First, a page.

THIS PAGE IS A RESOURCE FOR FILMS AND SHORTS WE HAVE SHOWN ON OUR OCEANS FILMS SERIES NIGHTS BUT ALSO THERE ARE LINKS TO ACTIONS YOU CAN TAKE THAT HAVE BEEN MENTIONED IN THE SUBJECT MATTERS COVERED IN THOSE VIDEOS. WE HOPE YOU FIND THIS HELPFUL IN REDUCING DANGEROUS NANO PLASTICS IN OUR OCEANS
SCREENING OF “VAI” NOT GOING TO HAPPEN 3/21/20.
Celebrating International Women’s Month – A Feature Film in our Ocean Film Series
1:30 minutes VAI is a portmanteau feature film made by eight female Pacific filmmakers, filmed in as many different Pacific countries: Fiji, Tonga, Solomon Islands, Kuki Airani (Cook Islands), Samoa, Niue and Aotearoa (New Zealand). It is about the journey of Vai, played by a different indigenous actress in each of the Pacific countries. In each of these Pacific nations ‘vai’ means water.
Review excerpts from Dennis Harvey, San Francisco, May 11, 2019:
Most portmanteau features are potluck. But “Vai” has a lovely consistency of style and content that heightens the accessibility of its unique value as a combined effort among eight native female directors from eight different Pacific Island cultures. The task of each writer-helmer was to create a 10-minute vignette from a fictive woman’s life, each segment advancing a decade or so forward, deploying a single continuous shot where possible.
“Vai” doesn’t really pretend to be the story of a single character — in fact, the leading figures in these segments often have names that are variations on “Vai.” But taken together, they form a sort of composite of female experience in cultures where family separation for the sake of work or education has often been the norm, and the cultures themselves are in constant danger of being assimilated out of existence.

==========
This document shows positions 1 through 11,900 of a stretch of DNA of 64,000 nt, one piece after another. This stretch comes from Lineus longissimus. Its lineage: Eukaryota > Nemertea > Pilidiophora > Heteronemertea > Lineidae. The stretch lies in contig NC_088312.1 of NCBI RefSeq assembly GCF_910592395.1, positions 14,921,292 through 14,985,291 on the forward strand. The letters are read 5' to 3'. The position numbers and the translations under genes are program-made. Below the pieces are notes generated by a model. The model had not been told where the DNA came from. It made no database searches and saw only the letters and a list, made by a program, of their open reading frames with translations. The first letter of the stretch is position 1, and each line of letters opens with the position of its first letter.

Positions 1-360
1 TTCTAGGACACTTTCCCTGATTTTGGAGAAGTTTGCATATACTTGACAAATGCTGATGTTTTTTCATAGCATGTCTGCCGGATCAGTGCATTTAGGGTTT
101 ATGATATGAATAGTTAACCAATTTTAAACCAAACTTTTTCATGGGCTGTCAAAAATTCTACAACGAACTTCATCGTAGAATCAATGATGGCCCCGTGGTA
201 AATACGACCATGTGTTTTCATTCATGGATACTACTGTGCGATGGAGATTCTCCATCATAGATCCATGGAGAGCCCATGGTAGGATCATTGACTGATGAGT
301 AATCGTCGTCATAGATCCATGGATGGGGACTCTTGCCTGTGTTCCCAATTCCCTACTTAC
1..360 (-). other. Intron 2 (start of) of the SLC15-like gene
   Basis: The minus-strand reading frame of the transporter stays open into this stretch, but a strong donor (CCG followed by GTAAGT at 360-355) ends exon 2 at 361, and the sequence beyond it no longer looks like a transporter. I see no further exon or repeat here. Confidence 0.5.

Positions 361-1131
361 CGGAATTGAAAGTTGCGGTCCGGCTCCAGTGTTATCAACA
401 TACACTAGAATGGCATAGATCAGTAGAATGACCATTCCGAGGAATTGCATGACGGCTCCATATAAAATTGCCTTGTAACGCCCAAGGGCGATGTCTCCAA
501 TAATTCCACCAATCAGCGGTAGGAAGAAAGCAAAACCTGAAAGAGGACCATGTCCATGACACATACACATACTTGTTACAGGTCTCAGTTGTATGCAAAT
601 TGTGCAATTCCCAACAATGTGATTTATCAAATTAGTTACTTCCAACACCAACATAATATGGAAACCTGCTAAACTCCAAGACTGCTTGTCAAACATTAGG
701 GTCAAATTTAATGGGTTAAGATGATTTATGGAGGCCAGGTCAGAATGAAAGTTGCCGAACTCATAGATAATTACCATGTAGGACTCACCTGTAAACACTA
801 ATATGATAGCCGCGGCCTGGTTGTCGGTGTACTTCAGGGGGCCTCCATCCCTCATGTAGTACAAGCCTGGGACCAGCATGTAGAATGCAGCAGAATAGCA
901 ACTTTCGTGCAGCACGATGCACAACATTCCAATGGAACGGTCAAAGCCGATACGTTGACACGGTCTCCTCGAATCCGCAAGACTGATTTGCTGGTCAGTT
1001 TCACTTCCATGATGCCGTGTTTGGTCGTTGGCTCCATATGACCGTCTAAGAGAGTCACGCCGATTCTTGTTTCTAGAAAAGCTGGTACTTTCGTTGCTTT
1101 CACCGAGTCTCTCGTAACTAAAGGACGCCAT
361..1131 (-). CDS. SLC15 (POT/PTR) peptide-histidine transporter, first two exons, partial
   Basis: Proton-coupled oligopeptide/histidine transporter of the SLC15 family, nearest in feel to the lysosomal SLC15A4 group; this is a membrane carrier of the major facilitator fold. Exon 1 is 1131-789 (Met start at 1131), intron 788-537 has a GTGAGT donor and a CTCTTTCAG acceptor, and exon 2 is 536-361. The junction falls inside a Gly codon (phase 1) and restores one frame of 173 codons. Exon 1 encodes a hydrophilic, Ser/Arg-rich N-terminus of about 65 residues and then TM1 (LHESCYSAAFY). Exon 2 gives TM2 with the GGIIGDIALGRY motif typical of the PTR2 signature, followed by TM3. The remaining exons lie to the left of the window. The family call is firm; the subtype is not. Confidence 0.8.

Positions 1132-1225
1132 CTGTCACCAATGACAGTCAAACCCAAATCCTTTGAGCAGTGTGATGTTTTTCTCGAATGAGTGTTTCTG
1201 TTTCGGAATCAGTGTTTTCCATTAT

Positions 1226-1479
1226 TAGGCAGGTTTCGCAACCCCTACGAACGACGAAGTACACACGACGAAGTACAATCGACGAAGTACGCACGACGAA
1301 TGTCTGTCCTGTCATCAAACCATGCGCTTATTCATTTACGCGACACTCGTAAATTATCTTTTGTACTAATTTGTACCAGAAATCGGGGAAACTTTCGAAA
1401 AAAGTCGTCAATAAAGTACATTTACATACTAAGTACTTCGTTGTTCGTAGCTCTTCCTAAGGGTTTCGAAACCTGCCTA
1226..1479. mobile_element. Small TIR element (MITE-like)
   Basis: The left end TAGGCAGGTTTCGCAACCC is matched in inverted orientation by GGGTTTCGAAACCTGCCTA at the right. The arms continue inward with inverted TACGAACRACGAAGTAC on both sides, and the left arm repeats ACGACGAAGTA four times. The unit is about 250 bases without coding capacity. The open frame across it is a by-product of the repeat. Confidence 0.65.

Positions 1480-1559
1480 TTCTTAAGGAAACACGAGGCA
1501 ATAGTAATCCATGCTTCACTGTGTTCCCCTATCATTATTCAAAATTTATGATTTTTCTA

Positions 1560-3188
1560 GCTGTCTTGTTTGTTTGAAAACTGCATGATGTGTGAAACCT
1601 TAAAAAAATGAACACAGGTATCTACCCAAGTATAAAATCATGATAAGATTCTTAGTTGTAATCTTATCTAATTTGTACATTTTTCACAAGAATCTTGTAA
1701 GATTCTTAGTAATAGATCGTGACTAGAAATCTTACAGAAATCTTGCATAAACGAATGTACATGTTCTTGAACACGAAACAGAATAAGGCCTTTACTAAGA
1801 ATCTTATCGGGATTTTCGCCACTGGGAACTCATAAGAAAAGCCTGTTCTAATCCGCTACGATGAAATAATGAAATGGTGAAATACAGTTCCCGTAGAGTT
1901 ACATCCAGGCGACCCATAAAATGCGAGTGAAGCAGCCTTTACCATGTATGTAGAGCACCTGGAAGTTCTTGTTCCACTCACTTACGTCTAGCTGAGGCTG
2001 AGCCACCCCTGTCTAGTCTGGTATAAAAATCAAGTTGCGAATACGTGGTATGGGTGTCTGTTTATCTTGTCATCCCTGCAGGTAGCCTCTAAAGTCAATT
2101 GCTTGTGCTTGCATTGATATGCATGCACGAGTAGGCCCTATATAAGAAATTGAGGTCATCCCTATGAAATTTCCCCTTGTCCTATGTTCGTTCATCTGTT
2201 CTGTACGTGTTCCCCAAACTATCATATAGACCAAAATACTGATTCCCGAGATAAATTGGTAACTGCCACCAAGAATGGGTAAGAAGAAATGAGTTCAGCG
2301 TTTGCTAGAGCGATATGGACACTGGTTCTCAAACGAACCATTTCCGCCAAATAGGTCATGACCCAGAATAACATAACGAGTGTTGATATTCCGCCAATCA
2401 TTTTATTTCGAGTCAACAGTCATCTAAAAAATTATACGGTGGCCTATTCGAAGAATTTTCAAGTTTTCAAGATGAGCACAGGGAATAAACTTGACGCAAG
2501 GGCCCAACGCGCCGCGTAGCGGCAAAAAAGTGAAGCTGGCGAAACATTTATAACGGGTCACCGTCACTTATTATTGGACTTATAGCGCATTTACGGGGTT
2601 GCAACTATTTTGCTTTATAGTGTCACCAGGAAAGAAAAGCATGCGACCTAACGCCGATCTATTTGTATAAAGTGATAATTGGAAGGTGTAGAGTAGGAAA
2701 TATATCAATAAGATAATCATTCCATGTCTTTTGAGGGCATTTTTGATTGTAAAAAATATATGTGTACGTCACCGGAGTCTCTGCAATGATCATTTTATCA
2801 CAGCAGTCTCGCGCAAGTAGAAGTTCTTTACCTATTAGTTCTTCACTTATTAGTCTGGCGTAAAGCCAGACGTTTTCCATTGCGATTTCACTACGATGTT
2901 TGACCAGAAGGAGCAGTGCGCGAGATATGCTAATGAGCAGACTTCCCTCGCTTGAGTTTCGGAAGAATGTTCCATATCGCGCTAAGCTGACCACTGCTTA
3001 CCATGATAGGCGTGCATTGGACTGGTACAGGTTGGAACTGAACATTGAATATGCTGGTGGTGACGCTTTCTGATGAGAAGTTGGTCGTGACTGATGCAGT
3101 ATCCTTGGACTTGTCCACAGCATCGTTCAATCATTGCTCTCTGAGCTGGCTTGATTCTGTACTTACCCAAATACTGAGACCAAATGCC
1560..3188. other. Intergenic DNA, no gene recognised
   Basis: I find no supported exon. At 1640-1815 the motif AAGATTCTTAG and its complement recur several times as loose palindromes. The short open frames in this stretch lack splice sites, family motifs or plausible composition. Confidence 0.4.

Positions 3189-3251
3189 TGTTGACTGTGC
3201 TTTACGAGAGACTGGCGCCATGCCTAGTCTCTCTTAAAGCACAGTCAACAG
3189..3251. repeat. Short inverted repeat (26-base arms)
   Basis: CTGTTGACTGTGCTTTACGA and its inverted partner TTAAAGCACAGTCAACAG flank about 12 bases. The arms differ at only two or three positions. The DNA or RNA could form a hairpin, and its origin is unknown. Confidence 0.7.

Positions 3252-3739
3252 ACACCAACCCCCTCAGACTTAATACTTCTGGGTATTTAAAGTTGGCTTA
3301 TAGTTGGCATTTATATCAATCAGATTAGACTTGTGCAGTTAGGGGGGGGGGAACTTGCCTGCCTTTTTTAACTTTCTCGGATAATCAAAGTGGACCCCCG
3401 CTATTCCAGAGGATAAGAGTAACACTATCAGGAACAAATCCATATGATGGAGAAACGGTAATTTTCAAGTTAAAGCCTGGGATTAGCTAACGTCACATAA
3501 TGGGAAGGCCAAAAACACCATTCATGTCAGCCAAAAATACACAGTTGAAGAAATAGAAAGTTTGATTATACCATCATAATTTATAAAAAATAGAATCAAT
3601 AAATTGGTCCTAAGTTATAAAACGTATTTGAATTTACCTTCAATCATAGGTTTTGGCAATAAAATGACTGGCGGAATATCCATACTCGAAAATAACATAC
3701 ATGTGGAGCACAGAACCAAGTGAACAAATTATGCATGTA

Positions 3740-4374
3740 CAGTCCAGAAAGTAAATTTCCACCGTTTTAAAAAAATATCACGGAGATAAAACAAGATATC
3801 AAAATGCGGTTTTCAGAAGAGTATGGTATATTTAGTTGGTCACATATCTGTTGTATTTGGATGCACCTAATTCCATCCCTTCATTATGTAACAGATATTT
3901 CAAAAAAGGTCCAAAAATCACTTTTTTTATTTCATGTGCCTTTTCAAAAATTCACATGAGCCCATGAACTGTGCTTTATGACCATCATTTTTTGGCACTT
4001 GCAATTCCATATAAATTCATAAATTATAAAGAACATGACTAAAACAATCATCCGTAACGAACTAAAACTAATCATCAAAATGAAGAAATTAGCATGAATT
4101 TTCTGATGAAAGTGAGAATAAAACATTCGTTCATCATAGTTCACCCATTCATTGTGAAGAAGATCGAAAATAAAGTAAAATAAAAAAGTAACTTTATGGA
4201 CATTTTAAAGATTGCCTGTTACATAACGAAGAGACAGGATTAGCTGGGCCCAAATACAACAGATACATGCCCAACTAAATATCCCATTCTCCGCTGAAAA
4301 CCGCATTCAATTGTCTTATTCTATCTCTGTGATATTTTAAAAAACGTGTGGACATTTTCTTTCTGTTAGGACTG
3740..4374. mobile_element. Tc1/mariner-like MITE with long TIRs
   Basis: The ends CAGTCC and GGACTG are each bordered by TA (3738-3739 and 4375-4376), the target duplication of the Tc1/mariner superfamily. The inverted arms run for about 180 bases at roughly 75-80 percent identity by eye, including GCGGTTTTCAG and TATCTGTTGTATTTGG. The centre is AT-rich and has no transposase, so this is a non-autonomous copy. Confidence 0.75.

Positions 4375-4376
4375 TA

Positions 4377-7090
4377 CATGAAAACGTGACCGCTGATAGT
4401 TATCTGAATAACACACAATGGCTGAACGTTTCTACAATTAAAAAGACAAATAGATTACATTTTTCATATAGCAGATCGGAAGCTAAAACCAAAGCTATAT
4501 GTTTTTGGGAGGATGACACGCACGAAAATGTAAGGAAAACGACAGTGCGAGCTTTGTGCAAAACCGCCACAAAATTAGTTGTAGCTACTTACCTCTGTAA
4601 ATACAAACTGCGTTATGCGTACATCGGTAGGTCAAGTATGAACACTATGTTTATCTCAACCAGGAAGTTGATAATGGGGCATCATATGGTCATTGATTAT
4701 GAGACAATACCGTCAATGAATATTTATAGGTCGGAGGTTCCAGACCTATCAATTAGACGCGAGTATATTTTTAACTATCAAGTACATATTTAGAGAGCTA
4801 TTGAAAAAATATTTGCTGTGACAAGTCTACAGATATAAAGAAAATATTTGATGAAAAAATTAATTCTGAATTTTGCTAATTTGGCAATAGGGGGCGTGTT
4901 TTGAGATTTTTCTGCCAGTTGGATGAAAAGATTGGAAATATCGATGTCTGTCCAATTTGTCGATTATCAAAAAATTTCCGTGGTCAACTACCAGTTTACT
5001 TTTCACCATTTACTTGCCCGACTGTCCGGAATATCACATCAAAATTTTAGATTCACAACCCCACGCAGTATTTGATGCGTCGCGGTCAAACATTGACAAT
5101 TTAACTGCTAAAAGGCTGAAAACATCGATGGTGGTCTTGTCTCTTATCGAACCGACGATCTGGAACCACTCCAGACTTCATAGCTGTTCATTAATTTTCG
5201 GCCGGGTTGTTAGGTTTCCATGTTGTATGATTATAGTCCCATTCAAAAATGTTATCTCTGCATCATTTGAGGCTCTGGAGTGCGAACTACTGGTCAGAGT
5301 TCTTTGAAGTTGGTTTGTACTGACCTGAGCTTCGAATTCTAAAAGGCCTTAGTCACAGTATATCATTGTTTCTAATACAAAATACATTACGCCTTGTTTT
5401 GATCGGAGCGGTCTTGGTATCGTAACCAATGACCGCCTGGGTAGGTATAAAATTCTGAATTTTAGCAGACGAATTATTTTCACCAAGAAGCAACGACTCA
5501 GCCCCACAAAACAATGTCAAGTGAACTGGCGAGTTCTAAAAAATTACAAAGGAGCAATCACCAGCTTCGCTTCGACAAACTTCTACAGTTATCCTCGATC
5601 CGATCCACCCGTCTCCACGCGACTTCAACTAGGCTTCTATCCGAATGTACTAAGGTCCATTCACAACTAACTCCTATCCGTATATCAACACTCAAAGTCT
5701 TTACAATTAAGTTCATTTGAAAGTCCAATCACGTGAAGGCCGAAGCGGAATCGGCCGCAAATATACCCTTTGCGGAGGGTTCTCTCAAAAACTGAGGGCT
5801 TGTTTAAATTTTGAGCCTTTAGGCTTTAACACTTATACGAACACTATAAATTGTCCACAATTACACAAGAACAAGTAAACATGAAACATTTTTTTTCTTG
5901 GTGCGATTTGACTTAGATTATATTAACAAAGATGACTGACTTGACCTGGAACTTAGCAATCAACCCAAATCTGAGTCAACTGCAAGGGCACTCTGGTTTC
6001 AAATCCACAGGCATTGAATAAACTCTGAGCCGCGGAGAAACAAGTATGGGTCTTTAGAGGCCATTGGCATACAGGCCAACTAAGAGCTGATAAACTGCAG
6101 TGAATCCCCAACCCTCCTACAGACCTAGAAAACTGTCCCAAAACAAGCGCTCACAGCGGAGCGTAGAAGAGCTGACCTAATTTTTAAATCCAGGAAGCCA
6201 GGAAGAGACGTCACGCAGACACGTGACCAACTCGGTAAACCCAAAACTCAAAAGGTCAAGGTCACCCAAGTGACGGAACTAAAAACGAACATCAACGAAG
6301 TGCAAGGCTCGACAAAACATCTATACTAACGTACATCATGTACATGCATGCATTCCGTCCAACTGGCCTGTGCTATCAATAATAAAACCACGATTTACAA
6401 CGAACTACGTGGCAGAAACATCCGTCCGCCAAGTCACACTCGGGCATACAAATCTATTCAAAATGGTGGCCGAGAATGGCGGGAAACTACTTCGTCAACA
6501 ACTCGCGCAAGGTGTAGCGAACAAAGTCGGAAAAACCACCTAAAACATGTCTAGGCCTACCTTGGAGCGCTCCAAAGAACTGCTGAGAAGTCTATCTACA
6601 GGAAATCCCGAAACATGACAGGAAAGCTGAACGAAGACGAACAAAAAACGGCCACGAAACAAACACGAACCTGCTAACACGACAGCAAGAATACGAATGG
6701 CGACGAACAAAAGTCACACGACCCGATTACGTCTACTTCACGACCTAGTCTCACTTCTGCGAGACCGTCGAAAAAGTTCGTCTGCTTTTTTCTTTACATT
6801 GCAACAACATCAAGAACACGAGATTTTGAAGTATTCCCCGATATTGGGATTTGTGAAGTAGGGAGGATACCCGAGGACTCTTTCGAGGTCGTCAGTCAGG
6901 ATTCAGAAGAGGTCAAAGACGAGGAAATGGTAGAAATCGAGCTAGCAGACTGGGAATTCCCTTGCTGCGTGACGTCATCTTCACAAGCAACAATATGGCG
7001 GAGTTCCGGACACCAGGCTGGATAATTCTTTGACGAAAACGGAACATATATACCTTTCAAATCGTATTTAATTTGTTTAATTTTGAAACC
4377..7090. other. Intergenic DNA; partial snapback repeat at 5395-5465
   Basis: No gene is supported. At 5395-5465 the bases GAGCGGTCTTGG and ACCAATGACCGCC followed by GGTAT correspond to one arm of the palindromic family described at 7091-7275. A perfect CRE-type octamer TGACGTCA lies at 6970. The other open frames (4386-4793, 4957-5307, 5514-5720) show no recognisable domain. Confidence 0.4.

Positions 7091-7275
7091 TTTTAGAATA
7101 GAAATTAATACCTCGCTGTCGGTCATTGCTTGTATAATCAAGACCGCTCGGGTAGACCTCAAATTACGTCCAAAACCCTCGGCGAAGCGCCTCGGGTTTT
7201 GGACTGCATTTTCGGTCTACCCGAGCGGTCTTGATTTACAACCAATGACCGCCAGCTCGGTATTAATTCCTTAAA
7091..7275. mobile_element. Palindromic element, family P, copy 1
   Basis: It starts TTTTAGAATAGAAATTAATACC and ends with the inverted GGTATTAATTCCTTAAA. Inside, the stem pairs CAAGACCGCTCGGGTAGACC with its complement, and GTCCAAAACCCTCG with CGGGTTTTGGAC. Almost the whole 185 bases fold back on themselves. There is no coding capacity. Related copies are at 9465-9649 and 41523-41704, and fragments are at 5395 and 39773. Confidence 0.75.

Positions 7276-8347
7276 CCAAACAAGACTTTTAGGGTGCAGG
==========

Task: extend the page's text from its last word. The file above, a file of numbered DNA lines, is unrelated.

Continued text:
“From its conception through to production and now it’s NZ Premiere, ‘Vai’ aligns with the Māorilands Film Festival kaupapa which is to celebrate Indigenous creativity and storytelling in film. We are incredibly proud to have ‘Vai’ open this important and exciting film festival.”
Directors: Nicole Whippy (Fiji), ‘Ofa-Ki-Levuka Guttenbeil-Likiliki (Tonga), Matasila Freshwater (Solomon Islands), Amberley Jo Aumua (NZ Samoa), Mīria George (Cook Islands), Marina Alofagia McCartney (Samoa), Dianna Fuemana (Niue), Becs Arahanga (Aotearoa)
Language: Fijian, Tongan, Roviana (Solomon Islands) Samoan, Cook Islands Māori, Niuean, English and Māori
Synopsis of VAI on each island:
Fiji: In Nicole Whippy’s opening section, co-written with her sister Sharon, a 7-year-old Vai (Mereani Tuimatanisiga) resists having to leave Fiji with her pregnant mother, leaving a doting grandmother and all other relatives behind.
Tonga: Vai, now 13, dreams of going to NZ to sing but her day-to-day chore of filling up water bottles from the neighbourhood water tanks makes her feel as though she will never leave Tonga.
Solomon Islands: While fishing from a small canoe off the coast of the Solomon Islands, 16 year old Vae argues with her mother about the correct way to bait the fishing hook.
New Zealand Born Samoan: Having worked hard to get into university, 21 year old Vai is now a top student, and one of only two pacific islanders in her class but with her attendance waning due to pressures at home, she finds it difficult to get support from her tutor and struggles to find her voice in a system that isn’t built for her.
Kuki Airani (Cook Islands): Amidst apathy, fear and the trappings of colonialism Vai makes a stand for change on her island of Rarotonga, finding her voice as an activist.
Samoa: In her 40s now, Vai returns to Samoa to perform for an important event but, having been away for many years, Vai struggles with her connection to the performance.
Niue: Vai, now 64, tries to convince her granddaughter, Moana, that leaving the island of Niue will give her an equal start in life.